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ASR1001 Redundancy for multi-homed BGP setup

0rsnaric
Beginner
Beginner

We currently have a single ASR1001-X at our edge, peering with 3 different ISPs to share our public IP space.  The ISP connections terminate in to a switch, each on their own VLAN.  The ASR has a 10G interface, with sub-interfaces also in each VLAN.

We have a second ASR that I would like to add, preferably as a HA pair, active/standby.  I've been reading up on Interchasis redundancy, but can't seem to wrap my head around the BGP portion. 

Is this doable?

 

Thanks!

1 ACCEPTED SOLUTION

Accepted Solutions

mattjones03
Beginner
Beginner

Hi,

 

I would suggest the following (high level);

 

1. Connect ASR(1) and ASR(2) to your WAN switch, ensuring each ASR is associated with the correct VLAN for each ISP.

 

2. Establish iBGP between each of the ASR routers.

 

3. Establish adjacencies with the ISP routers from both ASR(1) and ASR(2).

 

4. Work with your ISPs to establish a path preference [ASR(1) = Primary & ASR(2) = Secondary].

 

5. Based on point four, ensure that your first hop resilience (HSRP/VRRP) uses a tracking/ip spa statement to decrement it’s advertised priority should the ISP side interface fail. Also, ensure that you configure preemptive failover for when a priority change takes place.

 

6. Finally, ensure that you are advertising your networks from both ASR routers upstream to your ISPs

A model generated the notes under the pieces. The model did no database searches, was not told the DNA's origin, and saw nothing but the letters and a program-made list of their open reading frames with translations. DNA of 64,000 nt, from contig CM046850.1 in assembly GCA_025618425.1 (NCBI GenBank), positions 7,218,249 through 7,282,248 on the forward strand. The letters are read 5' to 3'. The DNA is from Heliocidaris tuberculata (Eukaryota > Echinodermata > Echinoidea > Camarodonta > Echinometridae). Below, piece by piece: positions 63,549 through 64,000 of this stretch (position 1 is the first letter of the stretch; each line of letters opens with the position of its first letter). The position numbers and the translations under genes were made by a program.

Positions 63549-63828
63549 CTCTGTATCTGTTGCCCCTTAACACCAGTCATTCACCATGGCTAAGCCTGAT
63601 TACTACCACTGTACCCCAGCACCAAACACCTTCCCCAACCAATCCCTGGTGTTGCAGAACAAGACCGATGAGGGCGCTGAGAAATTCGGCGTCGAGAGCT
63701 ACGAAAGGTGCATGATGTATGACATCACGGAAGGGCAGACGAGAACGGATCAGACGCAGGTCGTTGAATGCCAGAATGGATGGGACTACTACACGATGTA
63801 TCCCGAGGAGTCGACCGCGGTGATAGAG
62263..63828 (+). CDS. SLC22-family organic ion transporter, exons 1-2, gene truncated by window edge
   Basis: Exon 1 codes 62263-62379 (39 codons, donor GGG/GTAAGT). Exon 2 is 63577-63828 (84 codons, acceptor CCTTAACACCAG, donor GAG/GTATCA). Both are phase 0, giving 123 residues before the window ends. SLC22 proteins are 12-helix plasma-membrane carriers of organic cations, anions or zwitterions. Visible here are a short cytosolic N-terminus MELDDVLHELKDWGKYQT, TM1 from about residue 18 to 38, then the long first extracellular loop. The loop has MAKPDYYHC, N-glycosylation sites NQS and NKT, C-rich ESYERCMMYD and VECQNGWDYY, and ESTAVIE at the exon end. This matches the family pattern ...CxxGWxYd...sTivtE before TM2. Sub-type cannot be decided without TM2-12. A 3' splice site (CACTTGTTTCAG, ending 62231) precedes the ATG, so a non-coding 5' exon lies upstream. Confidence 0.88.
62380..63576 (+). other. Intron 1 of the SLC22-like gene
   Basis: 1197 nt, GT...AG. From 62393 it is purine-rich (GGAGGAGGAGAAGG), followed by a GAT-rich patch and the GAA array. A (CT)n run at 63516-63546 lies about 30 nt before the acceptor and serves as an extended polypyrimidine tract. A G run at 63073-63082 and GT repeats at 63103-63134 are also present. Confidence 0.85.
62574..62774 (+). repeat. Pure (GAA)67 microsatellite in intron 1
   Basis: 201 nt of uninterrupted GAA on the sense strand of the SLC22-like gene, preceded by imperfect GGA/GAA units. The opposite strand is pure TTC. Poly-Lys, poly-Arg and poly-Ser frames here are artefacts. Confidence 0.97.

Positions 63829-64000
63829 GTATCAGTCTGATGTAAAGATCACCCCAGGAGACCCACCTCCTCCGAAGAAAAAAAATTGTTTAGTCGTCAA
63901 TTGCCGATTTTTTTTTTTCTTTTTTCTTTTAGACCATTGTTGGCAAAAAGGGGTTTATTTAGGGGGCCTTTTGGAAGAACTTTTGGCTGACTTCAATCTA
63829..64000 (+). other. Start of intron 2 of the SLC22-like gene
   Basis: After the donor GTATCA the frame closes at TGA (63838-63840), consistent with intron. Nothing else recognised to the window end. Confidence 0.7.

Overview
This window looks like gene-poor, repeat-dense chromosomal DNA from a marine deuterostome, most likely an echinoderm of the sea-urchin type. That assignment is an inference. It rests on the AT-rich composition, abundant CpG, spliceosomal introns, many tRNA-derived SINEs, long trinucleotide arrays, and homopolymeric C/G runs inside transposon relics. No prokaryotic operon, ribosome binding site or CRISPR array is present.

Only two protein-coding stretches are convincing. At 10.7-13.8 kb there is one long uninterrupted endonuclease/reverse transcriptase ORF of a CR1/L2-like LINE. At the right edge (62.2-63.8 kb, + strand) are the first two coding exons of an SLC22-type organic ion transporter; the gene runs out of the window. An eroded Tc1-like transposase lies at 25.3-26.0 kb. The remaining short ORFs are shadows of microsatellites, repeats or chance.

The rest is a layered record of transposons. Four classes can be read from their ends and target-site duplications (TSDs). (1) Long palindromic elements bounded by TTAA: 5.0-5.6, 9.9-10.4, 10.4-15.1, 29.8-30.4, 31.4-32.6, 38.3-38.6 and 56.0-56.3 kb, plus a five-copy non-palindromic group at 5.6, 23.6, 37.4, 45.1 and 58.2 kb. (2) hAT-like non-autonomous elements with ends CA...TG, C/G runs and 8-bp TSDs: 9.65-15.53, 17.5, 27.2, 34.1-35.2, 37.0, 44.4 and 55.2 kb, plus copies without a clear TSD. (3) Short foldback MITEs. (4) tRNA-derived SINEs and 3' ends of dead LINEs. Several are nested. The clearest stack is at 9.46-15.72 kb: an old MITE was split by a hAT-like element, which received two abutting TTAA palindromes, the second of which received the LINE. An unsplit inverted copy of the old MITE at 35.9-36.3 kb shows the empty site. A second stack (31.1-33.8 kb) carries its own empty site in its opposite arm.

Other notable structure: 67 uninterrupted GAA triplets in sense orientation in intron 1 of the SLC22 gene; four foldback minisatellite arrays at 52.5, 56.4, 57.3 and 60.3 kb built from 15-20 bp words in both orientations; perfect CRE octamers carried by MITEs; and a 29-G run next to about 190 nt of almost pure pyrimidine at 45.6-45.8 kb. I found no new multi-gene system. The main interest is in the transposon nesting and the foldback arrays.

Here is some further reading that will provide some context, and greater examples;

 

https://www.cisco.com/c/en/us/support/docs/ip/border-gateway-protocol-bgp/13762-40.html

View solution in original post

2 REPLIES 2

Reza Sharifi
Hall of Fame Expert Hall of Fame Expert
Hall of Fame Expert

You can't cluster the ASR series. You can install the second ASR and use HSRP between them for redundancy.

HTH

mattjones03
Beginner
Beginner

Hi,

 

I would suggest the following (high level);

 

1. Connect ASR(1) and ASR(2) to your WAN switch, ensuring each ASR is associated with the correct VLAN for each ISP.

 

2. Establish iBGP between each of the ASR routers.

 

3. Establish adjacencies with the ISP routers from both ASR(1) and ASR(2).

 

4. Work with your ISPs to establish a path preference [ASR(1) = Primary & ASR(2) = Secondary].

 

5. Based on point four, ensure that your first hop resilience (HSRP/VRRP) uses a tracking/ip spa statement to decrement it’s advertised priority should the ISP side interface fail. Also, ensure that you configure preemptive failover for when a priority change takes place.

 

6. Finally, ensure that you are advertising your networks from both ASR routers upstream to your ISPs

 

Here is some further reading that will provide some context, and greater examples;

 

https://www.cisco.com/c/en/us/support/docs/ip/border-gateway-protocol-bgp/13762-40.html

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